Thanks to a technical fault with the campus minibus, we were forced to take individual mototaxis with our workshop materials in hand (including three models of bridges, 3D architectural landscapes, 10+ posters and a life-size drawing of a set of lungs). Our Rwandan team were super helpful with coordinating 23 motorbikes at the one time, although we did end up looking like a very tame motorcycle gang.

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Upon arrival at the school, we were directed to a huge assembly hall with a large stage and a PA system, which gave us the space to set up 6 workshops simultaneously. The room gradually filled with pupils, a mixture of boys and girls, to the point we were getting a little concerned that we wouldn’t be able to host all of them in the 90 minutes we had been allocated.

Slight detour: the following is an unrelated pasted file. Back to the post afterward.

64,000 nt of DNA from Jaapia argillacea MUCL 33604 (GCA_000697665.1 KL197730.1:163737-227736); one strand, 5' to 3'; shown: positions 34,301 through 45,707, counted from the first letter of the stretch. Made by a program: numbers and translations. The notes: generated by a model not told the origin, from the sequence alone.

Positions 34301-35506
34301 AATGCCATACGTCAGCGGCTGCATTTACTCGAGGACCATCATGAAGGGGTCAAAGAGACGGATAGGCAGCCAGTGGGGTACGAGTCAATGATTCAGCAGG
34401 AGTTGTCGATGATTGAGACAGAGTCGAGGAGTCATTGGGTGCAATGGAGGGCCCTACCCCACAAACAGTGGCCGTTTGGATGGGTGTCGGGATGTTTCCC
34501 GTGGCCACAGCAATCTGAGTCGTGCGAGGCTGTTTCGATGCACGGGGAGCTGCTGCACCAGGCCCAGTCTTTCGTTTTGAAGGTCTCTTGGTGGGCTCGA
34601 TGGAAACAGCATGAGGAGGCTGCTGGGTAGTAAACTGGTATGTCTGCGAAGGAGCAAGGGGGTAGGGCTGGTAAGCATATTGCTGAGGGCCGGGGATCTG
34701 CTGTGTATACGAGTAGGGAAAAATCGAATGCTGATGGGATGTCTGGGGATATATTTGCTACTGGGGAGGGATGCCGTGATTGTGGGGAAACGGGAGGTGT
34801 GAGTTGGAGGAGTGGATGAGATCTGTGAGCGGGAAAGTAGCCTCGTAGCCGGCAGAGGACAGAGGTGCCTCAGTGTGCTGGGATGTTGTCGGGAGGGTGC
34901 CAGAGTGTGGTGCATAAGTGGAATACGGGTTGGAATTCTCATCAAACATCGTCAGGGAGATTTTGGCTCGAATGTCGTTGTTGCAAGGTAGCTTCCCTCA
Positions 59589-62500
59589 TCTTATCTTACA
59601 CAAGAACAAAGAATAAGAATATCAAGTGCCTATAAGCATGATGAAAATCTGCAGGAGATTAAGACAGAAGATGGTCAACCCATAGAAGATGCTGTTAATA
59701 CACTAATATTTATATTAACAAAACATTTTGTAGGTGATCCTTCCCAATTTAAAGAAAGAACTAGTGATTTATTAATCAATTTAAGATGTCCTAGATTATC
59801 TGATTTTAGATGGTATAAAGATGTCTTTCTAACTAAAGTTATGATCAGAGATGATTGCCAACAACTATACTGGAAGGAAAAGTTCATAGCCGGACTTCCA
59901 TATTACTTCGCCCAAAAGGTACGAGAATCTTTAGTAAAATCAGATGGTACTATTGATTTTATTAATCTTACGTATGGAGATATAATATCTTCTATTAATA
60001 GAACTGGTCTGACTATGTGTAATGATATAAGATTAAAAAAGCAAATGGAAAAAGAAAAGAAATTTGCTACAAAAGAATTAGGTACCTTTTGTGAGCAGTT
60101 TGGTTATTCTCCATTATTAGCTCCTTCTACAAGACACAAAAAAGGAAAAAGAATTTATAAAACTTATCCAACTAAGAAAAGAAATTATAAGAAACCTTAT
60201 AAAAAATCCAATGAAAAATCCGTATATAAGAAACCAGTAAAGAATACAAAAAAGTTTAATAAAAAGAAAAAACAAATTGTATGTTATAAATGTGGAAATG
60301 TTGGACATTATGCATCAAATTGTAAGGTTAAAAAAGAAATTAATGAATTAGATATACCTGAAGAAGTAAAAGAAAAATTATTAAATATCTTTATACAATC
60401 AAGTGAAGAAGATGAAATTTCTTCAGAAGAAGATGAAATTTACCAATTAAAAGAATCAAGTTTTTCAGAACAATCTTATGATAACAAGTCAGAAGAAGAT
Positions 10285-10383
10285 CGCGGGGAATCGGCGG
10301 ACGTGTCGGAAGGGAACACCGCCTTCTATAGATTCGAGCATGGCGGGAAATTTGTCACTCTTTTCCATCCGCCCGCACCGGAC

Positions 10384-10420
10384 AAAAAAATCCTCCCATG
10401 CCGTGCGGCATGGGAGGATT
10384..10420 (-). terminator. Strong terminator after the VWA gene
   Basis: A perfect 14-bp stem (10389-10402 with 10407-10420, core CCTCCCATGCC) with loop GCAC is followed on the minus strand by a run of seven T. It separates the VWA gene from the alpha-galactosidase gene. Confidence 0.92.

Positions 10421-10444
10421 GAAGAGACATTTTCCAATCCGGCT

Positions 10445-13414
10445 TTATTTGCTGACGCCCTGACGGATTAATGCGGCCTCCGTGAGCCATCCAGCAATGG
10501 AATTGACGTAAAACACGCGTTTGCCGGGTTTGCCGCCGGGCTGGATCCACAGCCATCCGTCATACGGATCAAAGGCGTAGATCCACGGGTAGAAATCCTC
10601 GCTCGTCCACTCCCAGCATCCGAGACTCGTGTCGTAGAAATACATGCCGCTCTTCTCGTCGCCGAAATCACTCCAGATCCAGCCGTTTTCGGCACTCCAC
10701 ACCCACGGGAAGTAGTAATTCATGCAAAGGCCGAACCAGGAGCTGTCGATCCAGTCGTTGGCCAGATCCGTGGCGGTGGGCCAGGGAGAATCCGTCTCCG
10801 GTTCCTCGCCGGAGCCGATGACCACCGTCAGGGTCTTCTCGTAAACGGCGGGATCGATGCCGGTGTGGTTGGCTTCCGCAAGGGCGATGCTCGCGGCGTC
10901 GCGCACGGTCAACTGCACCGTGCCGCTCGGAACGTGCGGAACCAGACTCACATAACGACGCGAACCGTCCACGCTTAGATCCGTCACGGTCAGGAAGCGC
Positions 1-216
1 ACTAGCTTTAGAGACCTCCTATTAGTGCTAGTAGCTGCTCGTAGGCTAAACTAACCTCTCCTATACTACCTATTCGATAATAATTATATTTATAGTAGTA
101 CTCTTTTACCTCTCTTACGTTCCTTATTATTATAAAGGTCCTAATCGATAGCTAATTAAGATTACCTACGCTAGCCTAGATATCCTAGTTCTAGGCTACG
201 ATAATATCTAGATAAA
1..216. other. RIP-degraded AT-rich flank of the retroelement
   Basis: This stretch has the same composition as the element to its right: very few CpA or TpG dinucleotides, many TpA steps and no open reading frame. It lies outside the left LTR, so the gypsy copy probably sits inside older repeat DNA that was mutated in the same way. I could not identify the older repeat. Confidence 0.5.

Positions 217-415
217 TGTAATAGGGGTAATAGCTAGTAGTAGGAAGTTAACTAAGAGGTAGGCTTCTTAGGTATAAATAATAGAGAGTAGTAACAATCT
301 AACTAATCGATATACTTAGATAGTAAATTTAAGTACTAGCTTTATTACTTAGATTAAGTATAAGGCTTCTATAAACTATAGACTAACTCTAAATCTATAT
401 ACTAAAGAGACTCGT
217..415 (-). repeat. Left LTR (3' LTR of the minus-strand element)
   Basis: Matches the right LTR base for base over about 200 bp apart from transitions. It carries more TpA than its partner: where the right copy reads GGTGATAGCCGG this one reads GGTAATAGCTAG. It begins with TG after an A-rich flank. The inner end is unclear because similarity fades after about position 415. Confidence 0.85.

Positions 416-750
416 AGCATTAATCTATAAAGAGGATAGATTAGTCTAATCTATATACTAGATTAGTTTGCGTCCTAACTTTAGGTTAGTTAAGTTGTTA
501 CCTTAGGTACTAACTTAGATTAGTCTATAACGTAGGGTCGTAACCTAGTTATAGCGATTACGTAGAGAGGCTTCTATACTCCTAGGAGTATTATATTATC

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After an introductory speech from Jumai covering engineering as a whole, we brought groups of pupils up to the stage in groups to start taking part in the workshops. It ended up being more like a science fair, with pupils walking around and asking questions alongside the set activities and presentations we had prepared. This made for a more relaxed feeling, and allowed the children to have a look at all the different themes instead of being limited to the workshops they were standing at first.

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Although it was a little mad at times – with some workshops being completely swamped to the point we couldn’t see the people running – but we had so many questions from interested individuals about different subjects, career options and enquiring about what we do. This was really fun for all of the team, getting the chance to pass on advice and having children becoming interested in their degree subject thanks to the workshops. Even the people who weren’t able to fit on the stage at the